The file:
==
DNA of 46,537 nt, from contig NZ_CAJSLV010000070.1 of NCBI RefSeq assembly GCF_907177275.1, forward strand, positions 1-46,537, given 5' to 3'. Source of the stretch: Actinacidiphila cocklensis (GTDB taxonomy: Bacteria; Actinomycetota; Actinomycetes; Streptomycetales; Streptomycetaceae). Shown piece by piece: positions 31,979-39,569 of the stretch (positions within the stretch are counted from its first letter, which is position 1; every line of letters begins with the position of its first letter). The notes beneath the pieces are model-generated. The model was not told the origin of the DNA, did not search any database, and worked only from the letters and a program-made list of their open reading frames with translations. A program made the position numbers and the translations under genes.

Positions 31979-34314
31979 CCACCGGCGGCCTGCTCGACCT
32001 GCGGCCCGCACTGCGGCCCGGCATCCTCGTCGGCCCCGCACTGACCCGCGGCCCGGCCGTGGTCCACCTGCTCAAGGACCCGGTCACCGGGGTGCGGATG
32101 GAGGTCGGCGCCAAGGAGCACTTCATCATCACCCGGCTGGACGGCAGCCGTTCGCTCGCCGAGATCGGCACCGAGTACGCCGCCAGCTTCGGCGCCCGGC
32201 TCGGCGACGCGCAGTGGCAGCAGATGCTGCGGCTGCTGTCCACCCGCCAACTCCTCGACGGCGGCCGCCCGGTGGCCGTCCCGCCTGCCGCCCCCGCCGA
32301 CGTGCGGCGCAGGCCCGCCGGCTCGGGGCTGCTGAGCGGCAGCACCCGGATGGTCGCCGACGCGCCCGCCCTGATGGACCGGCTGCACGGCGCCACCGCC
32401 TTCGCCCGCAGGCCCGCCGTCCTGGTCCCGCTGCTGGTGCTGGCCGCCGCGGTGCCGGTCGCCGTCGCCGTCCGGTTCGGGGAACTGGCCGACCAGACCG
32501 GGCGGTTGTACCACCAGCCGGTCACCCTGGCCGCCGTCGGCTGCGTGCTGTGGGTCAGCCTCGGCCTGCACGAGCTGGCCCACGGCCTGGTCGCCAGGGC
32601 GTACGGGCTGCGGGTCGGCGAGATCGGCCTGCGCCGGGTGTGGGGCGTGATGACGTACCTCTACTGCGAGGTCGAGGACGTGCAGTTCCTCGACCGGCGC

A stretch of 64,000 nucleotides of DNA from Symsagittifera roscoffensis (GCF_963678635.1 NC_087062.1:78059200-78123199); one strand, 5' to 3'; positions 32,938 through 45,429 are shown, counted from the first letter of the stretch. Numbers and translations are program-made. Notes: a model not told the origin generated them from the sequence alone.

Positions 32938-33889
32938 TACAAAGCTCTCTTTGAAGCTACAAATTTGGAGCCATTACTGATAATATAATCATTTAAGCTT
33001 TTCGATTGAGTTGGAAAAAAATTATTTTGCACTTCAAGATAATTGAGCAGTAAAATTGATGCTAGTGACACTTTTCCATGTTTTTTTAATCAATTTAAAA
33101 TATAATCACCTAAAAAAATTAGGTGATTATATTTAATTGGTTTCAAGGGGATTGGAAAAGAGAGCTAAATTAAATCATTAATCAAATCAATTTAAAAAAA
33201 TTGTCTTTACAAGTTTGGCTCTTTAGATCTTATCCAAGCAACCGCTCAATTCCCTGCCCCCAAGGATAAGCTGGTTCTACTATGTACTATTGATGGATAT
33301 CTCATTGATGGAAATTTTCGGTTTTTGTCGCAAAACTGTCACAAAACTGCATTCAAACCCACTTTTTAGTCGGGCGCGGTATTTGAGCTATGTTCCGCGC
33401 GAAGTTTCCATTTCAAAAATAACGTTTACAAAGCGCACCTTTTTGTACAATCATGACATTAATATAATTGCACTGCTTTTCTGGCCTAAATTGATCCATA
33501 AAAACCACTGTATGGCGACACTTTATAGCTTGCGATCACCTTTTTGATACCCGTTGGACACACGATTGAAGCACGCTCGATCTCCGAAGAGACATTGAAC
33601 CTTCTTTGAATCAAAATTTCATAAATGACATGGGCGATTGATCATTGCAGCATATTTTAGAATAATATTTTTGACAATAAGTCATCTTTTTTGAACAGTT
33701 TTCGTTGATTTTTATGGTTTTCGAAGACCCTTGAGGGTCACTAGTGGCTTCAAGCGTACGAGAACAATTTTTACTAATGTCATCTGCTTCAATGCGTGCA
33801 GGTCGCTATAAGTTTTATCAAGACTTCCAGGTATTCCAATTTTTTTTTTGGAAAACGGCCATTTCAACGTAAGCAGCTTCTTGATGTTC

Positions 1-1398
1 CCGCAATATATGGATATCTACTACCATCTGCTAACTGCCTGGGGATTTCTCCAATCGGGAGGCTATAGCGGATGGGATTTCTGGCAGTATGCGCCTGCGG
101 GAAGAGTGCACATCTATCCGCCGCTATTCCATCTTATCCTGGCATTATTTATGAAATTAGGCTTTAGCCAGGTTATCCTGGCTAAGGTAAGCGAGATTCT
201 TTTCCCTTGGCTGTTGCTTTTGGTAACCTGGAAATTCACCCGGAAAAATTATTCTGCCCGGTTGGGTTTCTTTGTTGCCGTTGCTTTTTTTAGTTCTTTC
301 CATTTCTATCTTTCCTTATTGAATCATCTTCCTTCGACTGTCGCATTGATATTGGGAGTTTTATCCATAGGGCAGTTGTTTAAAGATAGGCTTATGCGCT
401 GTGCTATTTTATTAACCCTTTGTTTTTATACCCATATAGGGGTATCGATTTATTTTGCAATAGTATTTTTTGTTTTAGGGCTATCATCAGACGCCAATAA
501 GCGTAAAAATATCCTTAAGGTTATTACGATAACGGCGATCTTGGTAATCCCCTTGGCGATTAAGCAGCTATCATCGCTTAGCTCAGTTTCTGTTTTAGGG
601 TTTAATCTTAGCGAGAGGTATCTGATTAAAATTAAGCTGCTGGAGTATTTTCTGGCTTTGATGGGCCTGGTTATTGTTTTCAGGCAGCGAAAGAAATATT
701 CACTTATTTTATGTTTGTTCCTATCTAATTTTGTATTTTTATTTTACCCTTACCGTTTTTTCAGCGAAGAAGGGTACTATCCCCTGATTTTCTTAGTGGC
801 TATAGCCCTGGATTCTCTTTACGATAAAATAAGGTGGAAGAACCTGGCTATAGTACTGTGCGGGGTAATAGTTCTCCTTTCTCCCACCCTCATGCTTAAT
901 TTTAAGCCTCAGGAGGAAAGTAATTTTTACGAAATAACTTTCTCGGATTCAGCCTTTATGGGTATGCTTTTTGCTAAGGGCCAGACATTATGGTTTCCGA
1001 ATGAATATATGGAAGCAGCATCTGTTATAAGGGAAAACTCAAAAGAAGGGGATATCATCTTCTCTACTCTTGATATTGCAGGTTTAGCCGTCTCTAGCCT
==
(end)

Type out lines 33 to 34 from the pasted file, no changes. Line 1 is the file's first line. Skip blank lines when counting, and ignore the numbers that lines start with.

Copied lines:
901 TTTAAGCCTCAGGAGGAAAGTAATTTTTACGAAATAACTTTCTCGGATTCAGCCTTTATGGGTATGCTTTTTGCTAAGGGCCAGACATTATGGTTTCCGA
1001 ATGAATATATGGAAGCAGCATCTGTTATAAGGGAAAACTCAAAAGAAGGGGATATCATCTTCTCTACTCTTGATATTGCAGGTTTAGCCGTCTCTAGCCT